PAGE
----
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Indian Post Office

“Mail call, mail call.” These words have long caused the heart of many a homesick wayfarer to quicken in anticipation. The conveniences of our modern postal system were unknown to early travelers passing through the rugged Idaho frontier. If old legends are true, ingenious journeyers devised their own system of communication at “Indian Post Office,” located in the northeast extremity of Idaho county on the historic Lolo Trail.

Indian Post Office (Idaho County)
Indian Post Office (Idaho County)

According to one old story, Indians conveyed messages by piling the stones from two rock cairns in various ways. Another legend claims that the high, windswept knob in the Clearwater Mountains was a known landmark where prospectors, warriors, and hunters left messages. Today, in the tradition of the old legends, people leave notes, postcards and business cards in plastic jars tucked inside the rock cairns for others to discover.

Being familiar with the local folklore, the site was aptly named “Indian Post Office” in 1886 by Wellington Bird’s construction crew, while hacking a trail through the dense forest growth and steep terrain of the Clearwater Mountains. Bird had been hired by the US Department of the Interior to construct a road connecting Lewiston, Idaho to Virginia City, Montana so that Lewiston could share in the lucrative business of transporting gold rush supplies to Montana. Bird’s crew found the passage a formidable obstacle, much as did Lewis and Clark when they crossed the Lolo Trail in 1805 and again in 1806.

Traveling conditions were much easier 146 years later when Kyle Laughlin, of Moscow, Idaho set out on a road trip with his son, John, and friend, Oliver Espe, to Jackson Hole, Wyoming by way of Lolo Pass. “With a minimum of planning, the three of us set out at 6:30 A.M. on Tuesday, August 7th.” Kyle, a professional photographer, who was particularly talented at documenting his travels with photos of historic places, spent the first day taking pictures from high mountain vistas along US 95 and the winding mountain road that follows the former Lolo Trail. Laughlin took this photo of “Indian Post Office” on the second morning of their trip after spending the night at Howard’s Camp, named after General Howard who stayed there with his men on August 4, 1877 while pursuing Chief Joseph and his band of Nez Perce across the Lolo Trail into Montana. Laughlin notes in his journal that Howard’s Camp “is a beautiful small green meadow on the north side of a saddle. At the campsite which is about ¼ mile off the road Howard Creek flows in a NW direction. It is a very small creek of clear, cold water. Here two shelter frames had been made by hunters and we used one for our beds.”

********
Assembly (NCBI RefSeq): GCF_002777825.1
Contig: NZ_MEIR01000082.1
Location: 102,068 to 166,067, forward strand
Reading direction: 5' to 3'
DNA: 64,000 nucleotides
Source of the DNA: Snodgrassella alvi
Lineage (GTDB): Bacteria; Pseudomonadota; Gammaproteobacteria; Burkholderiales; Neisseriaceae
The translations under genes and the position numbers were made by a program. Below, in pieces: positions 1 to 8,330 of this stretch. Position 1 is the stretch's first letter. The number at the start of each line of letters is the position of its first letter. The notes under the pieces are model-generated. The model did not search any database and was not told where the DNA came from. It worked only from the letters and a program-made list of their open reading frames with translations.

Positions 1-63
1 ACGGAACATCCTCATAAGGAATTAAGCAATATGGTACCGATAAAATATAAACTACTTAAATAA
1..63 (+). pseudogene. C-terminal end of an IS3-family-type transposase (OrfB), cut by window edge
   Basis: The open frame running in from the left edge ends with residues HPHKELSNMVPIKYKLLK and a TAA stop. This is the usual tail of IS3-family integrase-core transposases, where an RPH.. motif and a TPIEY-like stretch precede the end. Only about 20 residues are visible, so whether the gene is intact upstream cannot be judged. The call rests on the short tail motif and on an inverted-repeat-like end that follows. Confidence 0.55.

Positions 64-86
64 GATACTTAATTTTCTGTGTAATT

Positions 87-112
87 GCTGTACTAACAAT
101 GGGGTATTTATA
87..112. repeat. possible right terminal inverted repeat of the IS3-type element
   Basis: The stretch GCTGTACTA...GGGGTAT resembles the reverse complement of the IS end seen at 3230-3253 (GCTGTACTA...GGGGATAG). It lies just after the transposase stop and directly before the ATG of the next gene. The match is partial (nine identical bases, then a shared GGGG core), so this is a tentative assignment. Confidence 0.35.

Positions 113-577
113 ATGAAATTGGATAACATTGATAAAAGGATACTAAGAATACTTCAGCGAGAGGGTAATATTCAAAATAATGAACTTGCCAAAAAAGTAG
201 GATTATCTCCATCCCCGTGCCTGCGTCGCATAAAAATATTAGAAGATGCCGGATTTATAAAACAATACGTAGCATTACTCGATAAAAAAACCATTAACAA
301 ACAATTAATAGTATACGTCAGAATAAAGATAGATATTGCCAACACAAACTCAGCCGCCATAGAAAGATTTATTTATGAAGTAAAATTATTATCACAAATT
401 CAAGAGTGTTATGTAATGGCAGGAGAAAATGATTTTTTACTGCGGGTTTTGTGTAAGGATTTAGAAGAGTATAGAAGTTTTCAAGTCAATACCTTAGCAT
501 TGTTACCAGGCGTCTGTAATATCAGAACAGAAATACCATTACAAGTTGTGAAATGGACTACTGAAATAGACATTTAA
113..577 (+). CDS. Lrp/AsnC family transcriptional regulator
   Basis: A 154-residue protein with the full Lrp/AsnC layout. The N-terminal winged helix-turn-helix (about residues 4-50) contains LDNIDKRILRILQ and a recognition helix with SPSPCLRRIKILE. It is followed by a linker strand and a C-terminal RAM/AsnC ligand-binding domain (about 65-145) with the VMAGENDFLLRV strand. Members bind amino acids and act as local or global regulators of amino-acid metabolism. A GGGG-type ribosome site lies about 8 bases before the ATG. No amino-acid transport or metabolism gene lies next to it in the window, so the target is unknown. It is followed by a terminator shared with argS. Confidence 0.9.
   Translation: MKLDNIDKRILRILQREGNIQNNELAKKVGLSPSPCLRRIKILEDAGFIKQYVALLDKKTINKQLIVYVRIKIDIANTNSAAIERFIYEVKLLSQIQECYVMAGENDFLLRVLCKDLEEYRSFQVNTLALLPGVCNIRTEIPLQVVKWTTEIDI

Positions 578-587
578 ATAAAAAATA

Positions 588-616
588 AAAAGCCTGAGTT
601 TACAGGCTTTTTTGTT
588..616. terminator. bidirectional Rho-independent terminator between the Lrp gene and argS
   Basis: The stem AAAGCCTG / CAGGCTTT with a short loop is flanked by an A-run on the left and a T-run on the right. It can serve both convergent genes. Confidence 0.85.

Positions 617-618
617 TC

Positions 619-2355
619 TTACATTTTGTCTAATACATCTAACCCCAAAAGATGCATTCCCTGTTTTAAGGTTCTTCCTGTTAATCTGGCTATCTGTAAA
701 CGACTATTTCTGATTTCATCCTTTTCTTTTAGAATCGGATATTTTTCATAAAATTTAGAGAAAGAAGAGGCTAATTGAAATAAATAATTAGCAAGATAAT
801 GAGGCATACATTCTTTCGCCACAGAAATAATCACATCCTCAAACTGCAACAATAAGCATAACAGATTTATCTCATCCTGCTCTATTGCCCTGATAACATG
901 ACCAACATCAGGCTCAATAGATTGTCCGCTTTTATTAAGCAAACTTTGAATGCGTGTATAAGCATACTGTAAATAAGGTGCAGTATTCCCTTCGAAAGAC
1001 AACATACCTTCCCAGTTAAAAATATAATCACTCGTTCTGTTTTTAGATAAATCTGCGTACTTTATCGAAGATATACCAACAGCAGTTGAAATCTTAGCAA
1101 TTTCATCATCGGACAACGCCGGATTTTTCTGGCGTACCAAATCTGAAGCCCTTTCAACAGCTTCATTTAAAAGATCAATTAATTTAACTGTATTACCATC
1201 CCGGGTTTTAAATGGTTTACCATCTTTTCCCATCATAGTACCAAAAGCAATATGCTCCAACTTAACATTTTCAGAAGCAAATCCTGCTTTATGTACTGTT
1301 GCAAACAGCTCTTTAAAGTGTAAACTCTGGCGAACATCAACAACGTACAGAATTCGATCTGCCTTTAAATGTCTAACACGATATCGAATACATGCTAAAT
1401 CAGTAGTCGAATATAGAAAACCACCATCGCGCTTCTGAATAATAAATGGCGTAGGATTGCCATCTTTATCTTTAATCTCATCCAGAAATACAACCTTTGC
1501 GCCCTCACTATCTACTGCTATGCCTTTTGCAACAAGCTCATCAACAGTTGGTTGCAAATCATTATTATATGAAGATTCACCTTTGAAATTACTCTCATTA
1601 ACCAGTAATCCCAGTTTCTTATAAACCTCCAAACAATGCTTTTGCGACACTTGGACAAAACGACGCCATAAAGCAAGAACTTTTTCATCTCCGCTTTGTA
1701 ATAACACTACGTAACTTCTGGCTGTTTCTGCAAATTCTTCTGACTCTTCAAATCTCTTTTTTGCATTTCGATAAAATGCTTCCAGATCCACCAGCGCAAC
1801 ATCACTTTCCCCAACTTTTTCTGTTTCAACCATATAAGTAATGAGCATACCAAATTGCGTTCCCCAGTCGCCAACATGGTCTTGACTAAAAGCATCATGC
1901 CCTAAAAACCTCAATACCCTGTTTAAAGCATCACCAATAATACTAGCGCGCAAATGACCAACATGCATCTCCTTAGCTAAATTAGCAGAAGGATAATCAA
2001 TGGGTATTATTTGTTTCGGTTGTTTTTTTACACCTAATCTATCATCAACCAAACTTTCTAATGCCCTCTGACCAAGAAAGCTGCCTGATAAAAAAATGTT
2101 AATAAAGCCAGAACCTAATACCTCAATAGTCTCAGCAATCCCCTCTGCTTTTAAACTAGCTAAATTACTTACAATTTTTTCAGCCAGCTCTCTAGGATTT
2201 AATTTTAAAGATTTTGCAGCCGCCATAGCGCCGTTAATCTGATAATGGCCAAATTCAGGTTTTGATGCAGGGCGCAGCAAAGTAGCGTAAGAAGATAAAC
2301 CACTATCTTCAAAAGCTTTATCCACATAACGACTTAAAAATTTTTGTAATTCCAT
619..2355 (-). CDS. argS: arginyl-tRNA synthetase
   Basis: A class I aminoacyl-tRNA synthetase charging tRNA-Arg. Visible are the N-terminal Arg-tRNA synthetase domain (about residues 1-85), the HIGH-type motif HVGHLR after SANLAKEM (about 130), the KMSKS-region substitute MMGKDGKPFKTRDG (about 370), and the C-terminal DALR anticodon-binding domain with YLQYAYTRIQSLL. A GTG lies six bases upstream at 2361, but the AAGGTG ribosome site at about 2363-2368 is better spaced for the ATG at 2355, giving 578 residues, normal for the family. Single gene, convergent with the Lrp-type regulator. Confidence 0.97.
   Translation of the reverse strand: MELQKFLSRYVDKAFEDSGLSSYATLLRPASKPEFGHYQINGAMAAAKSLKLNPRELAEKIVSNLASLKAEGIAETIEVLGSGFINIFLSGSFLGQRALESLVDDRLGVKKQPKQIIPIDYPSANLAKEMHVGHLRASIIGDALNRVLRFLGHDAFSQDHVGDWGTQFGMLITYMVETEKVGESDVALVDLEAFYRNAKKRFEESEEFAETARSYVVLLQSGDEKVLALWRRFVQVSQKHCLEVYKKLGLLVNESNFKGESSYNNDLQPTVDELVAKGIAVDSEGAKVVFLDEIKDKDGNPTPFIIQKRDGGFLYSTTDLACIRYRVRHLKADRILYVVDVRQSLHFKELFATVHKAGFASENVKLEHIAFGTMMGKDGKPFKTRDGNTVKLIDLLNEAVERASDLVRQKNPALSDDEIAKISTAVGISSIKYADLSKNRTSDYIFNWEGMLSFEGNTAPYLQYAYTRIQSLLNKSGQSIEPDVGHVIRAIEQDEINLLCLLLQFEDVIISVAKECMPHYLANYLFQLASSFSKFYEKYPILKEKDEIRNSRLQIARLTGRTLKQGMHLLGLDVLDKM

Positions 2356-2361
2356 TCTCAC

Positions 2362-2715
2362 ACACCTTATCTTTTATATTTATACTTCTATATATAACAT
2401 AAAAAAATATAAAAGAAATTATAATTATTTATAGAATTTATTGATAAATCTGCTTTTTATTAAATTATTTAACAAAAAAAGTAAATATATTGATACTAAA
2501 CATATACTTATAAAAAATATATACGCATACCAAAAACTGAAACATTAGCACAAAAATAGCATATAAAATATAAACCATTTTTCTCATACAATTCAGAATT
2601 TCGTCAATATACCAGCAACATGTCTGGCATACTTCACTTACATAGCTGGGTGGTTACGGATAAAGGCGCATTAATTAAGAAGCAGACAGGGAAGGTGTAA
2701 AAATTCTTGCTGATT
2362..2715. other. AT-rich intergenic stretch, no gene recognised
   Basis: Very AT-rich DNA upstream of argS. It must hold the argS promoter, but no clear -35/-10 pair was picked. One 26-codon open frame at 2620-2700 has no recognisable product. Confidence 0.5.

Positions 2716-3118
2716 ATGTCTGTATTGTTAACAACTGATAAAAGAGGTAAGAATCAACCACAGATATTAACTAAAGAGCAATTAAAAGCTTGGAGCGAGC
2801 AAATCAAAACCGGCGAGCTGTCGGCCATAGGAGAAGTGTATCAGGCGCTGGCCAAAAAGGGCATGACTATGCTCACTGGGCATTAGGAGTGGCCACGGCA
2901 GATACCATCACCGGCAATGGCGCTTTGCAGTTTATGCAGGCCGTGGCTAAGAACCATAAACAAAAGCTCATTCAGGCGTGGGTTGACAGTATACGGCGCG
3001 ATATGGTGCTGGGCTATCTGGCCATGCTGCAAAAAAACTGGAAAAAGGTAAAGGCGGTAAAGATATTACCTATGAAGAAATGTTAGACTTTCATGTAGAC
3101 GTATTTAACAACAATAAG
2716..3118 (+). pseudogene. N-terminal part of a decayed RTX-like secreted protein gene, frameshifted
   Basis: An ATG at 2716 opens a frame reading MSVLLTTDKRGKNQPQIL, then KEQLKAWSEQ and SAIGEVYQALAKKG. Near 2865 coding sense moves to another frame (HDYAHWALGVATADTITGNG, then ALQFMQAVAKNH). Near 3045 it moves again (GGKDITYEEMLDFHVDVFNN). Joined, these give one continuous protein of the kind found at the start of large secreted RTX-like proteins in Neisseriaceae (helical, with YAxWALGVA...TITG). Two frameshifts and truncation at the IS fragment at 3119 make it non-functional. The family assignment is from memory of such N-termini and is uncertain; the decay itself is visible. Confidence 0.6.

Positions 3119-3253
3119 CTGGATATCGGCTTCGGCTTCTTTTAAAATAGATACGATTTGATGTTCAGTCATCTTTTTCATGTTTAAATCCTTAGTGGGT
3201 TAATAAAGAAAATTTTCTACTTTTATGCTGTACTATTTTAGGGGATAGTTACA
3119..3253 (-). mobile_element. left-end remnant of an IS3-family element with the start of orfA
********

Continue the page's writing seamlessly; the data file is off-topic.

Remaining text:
Kyle’s widow, Marguerite Laughlin, donated this photo along with approximately 13,000 other negatives and slides, as well as prints, scrapbooks, journals and notes pertaining to Kyle’s lifelong interest in the natural history of the Northwest, his special passion for wildflowers, and a chronicle of the lives of family and friends. This important collection is housed in the Historical Photograph Collection of Special Collections and Archives at the University of Idaho Library where the reading room has been named after Kyle and Marguerite Laughlin.

Photograph selected, and text written, by Karen Hertel, Historical Photographs Curator.


Written in 1998 for the UI Library’s Digital Memories website.

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